goals/data measurement:

My goal to increase our number of certified nurses from 42% to 50% within our ICU is part of my clinical nurse III goal worksheet done in July.

The 12 nurses that applied in August have until the middle of November this year to test. If all pass, I will have reached my annual goal however I am continuing my mission until we are 100% certified.

With this goal in mind I am forming quarterly groups of 10 or more and have almost finished a second group of applications to be completed by the end of November. These will test between January and March 2011.

In this group I have reached out beyond our ICU and have targeted areas such as CVU, burn, NICU and step-down (for their PCCN certification).

But as an AACN Ambassador in such a large hospital community, I feel it is my duty to continue reaching out to other hospital critical care units to increase awareness and promotion for AACN and to join as a member and certify in their expertise.


Name: Dawn Keller, Wellstar Kennestone 

I started a PCCN study group with telemetry nurses. Many  nurses had taken a review course months ago but had not taken the exam.

We are starting a 6-week review course with staff presenting the information obtained from the PCCN test guide. Other managers heard about the course and want their staff  who are interested to participate also.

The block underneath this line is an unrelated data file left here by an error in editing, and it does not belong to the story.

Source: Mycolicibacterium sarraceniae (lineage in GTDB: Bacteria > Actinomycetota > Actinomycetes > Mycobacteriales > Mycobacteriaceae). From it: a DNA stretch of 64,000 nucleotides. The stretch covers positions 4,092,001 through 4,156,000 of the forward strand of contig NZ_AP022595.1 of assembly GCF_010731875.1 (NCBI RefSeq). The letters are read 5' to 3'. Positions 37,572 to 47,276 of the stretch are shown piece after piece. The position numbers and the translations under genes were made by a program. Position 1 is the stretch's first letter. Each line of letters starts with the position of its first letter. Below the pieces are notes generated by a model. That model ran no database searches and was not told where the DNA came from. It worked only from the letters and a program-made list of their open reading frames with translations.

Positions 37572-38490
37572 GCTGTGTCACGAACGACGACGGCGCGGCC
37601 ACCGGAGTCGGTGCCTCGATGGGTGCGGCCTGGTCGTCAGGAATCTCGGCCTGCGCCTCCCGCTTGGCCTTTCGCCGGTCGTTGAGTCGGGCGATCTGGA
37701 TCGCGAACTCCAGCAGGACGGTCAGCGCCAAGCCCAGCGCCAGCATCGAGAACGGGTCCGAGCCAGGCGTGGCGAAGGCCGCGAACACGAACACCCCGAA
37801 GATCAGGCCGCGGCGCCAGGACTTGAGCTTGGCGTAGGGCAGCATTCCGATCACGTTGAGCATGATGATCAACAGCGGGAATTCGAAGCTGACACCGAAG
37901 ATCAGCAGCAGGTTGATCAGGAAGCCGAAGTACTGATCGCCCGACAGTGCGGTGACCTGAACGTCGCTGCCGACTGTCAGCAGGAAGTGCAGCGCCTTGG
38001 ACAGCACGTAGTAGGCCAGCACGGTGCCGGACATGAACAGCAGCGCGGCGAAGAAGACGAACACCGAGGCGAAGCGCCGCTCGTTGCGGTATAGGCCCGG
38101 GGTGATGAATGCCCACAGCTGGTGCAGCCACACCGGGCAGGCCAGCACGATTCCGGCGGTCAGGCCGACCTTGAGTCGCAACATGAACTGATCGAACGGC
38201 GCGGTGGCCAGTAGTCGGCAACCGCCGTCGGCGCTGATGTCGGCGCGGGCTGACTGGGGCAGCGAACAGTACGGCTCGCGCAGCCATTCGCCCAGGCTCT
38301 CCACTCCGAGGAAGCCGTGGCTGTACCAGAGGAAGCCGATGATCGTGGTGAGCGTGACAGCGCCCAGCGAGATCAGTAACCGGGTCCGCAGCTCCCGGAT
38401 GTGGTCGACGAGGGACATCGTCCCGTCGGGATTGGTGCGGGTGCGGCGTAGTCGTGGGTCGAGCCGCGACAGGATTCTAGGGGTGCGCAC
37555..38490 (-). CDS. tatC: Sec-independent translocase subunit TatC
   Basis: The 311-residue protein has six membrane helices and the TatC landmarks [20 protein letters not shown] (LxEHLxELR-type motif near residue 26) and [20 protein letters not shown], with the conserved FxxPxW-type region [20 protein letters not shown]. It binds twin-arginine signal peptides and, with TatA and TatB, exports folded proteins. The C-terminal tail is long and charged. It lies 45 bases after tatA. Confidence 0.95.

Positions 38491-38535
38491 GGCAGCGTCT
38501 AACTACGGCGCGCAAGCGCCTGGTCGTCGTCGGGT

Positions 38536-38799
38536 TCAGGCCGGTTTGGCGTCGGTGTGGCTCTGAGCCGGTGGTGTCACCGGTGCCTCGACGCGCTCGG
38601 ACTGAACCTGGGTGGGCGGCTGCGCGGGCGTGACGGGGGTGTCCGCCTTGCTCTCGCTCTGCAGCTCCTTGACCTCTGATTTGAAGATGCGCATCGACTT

3 critical success factors:
  1. Encouragement and support from leadership
  2. Being able to assist in providing resources for study materials
  3. The ability to assist with the understanding the benefits of certification in their clinical practice
goals/data measurement:

By the end of the six weeks all will have submitted an application to test. We will have created and developed a certification wall when testing completed. 

Study group starting in two weeks with orientation and assignment of topics. No data to date.


Name: Liz Fackina, Saint Joseph's Regional Medical Center

I compiled current information following the CCRN blue print and created a presentation along with copies and handouts. Each body system ended with an interactive question-and-answer session with an anonymous audience response system.

Evaluations were very positive and 11 RNs are preparing for their CCRN certification exam at this time. My fellow educators also offer certification exams for their specialty areas.

3 critical success factors:
  1. Encouraging and increasing staff nurse's awareness about certification and what it says for and about the professional registered nurse.
  2. The knowledge and belief that education empowers nurses to create possiblities and achieve and contribute to positive patient outcomes.